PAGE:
Those curious about how the Nazis themselves employed bullshit Darwinian “reasoning” in their atrocities, should read “The Most Unkindest Cut of All” by Stephen Jay Gould (in Dinosaur in a Haystack) and then perhaps The Wannsee Protocol (which the essay is about). I’m not comfortable discussing/quoting their evil but will expand what @RonSewell might have meant above which is: the Holocaust, especially seen in light of the evil fulminations of Martin Luther, is to me more valuable as a refutation of the moral value of the Christian god.

It is difficult to fathom how somebody can even come up with logic this demented. Did they fail to notice that the Nazi’s LOST the war, and that the Jewish diaspora fought with the Allies who in fact prevailed? But that is not the issue, as killing Nazi’s also serves no evolutionary justification. Fitness is not a matter of strength versus weakness, it is about adaptation to the environment. But that is not the main issue either. Ethics is about how we ought to live, and evolution is a biological process unguided by any sense of “ought”.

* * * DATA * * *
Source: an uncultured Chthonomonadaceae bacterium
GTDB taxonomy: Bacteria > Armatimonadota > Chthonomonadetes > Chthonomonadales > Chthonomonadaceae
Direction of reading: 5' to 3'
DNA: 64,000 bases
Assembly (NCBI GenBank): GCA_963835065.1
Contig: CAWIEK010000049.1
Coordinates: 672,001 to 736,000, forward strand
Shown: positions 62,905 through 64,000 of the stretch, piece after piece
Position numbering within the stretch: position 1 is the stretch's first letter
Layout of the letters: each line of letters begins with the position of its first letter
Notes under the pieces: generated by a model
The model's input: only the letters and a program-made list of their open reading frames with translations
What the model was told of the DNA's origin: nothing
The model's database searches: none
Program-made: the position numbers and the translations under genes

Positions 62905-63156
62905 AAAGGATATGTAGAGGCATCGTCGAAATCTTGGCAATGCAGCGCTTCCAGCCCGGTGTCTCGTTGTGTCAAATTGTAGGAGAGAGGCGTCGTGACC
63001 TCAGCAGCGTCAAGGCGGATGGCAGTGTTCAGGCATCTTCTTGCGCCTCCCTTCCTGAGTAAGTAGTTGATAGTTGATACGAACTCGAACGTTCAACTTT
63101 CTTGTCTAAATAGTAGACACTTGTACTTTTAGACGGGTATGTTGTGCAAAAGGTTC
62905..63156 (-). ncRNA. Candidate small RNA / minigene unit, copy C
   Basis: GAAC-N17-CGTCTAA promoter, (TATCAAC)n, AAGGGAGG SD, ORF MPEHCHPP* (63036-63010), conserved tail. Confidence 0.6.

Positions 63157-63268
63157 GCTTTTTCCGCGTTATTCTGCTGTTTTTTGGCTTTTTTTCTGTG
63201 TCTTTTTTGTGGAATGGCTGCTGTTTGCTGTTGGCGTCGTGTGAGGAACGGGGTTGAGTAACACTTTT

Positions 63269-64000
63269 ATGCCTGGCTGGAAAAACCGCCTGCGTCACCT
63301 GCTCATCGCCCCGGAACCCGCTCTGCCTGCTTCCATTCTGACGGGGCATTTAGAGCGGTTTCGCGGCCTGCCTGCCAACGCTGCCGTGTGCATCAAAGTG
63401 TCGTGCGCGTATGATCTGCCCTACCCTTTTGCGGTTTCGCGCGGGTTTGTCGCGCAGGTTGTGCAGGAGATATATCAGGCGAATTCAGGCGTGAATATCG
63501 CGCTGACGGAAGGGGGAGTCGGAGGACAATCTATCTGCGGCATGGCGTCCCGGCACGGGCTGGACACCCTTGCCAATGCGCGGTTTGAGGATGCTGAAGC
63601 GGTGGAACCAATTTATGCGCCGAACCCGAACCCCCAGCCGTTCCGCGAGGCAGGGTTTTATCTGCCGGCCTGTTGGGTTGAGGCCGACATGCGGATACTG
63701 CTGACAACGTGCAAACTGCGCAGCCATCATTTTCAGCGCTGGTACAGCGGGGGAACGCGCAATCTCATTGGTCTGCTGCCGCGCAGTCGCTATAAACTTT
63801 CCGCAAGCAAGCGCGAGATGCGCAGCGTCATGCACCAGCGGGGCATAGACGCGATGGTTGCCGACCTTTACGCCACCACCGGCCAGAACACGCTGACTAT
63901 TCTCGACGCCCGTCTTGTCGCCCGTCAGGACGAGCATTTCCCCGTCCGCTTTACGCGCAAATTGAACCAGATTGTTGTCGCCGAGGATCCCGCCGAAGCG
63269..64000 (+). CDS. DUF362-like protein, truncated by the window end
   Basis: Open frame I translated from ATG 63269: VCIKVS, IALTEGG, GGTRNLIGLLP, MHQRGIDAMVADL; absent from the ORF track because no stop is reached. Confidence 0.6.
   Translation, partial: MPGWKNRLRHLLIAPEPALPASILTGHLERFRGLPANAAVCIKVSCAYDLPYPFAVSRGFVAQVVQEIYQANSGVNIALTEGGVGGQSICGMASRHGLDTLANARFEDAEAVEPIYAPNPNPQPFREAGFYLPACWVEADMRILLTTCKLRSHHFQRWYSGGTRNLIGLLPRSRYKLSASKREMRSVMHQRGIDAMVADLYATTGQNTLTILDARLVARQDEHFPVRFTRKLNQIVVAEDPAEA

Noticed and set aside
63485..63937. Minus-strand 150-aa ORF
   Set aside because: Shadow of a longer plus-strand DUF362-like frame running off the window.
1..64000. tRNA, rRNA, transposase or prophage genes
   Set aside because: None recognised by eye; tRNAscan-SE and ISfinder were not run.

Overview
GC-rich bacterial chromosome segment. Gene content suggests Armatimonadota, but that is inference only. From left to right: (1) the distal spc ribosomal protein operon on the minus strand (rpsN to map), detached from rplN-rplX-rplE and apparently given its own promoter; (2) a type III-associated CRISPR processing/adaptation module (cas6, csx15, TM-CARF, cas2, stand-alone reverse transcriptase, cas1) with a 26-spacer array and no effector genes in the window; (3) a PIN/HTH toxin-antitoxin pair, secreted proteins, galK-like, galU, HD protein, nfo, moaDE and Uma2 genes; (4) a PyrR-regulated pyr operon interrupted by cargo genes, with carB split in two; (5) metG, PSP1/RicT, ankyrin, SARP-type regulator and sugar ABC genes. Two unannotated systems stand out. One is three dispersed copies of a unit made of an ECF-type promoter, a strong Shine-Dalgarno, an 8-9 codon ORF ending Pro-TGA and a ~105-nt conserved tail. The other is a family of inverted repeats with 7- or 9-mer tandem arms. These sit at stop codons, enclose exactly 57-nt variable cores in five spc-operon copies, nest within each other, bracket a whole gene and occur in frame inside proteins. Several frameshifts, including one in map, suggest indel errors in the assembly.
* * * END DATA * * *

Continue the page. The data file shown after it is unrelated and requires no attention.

Nation scale historical wars are not decided by any difference in quality of the gene pool, but by a complex ever changing matrix of history, economics, culture, technological priority, and emergence of fortuitous leadership. It is easy to see from history that none of these factors are heritable, and can be lost in a generation.


The argument from my friend, or my thoughts about the problems with it?

It’s not disturbing, it’s offensive.